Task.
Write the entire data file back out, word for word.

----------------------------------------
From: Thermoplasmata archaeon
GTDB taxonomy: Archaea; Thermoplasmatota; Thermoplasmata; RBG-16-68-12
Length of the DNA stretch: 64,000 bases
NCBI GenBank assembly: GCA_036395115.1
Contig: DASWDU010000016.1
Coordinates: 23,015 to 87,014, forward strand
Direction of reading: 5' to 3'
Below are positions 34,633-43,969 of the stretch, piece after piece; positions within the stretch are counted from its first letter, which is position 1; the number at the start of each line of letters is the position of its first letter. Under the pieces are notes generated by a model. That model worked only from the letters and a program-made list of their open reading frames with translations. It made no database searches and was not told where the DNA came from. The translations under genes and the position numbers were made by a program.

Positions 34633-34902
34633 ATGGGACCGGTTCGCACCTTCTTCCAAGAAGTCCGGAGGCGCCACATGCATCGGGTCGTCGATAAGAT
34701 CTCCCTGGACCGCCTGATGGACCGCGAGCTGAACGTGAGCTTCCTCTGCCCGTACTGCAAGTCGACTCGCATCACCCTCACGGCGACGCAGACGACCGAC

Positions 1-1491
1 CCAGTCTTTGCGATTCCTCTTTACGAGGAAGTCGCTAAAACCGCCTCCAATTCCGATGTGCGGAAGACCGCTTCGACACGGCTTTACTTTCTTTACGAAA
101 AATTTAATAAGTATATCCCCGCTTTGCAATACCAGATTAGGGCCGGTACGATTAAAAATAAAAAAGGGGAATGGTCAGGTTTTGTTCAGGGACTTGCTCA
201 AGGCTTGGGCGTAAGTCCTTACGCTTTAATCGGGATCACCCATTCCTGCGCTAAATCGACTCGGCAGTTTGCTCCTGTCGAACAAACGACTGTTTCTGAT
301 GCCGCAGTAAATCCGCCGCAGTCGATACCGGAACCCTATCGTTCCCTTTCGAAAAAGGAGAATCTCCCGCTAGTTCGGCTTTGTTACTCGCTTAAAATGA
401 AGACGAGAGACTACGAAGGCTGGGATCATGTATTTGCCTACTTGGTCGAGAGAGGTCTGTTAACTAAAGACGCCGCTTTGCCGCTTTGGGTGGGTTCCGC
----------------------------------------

From: Thermoplasmata archaeon
GTDB taxonomy: Archaea; Thermoplasmatota; Thermoplasmata; RBG-16-68-12
Length of the DNA stretch: 64,000 bases
NCBI GenBank assembly: GCA_036395115.1
Contig: DASWDU010000016.1
Coordinates: 23,015 to 87,014, forward strand
Direction of reading: 5' to 3'
Below are positions 34,633-43,969 of the stretch, piece after piece; positions within the stretch are counted from its first letter, which is position 1; the number at the start of each line of letters is the position of its first letter. Under the pieces are notes generated by a model. That model worked only from the letters and a program-made list of their open reading frames with translations. It made no database searches and was not told where the DNA came from. The translations under genes and the position numbers were made by a program.

Positions 34633-34902
34633 ATGGGACCGGTTCGCACCTTCTTCCAAGAAGTCCGGAGGCGCCACATGCATCGGGTCGTCGATAAGAT
34701 CTCCCTGGACCGCCTGATGGACCGCGAGCTGAACGTGAGCTTCCTCTGCCCGTACTGCAAGTCGACTCGCATCACCCTCACGGCGACGCAGACGACCGAC

Positions 1-1491
1 CCAGTCTTTGCGATTCCTCTTTACGAGGAAGTCGCTAAAACCGCCTCCAATTCCGATGTGCGGAAGACCGCTTCGACACGGCTTTACTTTCTTTACGAAA
101 AATTTAATAAGTATATCCCCGCTTTGCAATACCAGATTAGGGCCGGTACGATTAAAAATAAAAAAGGGGAATGGTCAGGTTTTGTTCAGGGACTTGCTCA
201 AGGCTTGGGCGTAAGTCCTTACGCTTTAATCGGGATCACCCATTCCTGCGCTAAATCGACTCGGCAGTTTGCTCCTGTCGAACAAACGACTGTTTCTGAT
301 GCCGCAGTAAATCCGCCGCAGTCGATACCGGAACCCTATCGTTCCCTTTCGAAAAAGGAGAATCTCCCGCTAGTTCGGCTTTGTTACTCGCTTAAAATGA
401 AGACGAGAGACTACGAAGGCTGGGATCATGTATTTGCCTACTTGGTCGAGAGAGGTCTGTTAACTAAAGACGCCGCTTTGCCGCTTTGGGTGGGTTCCGC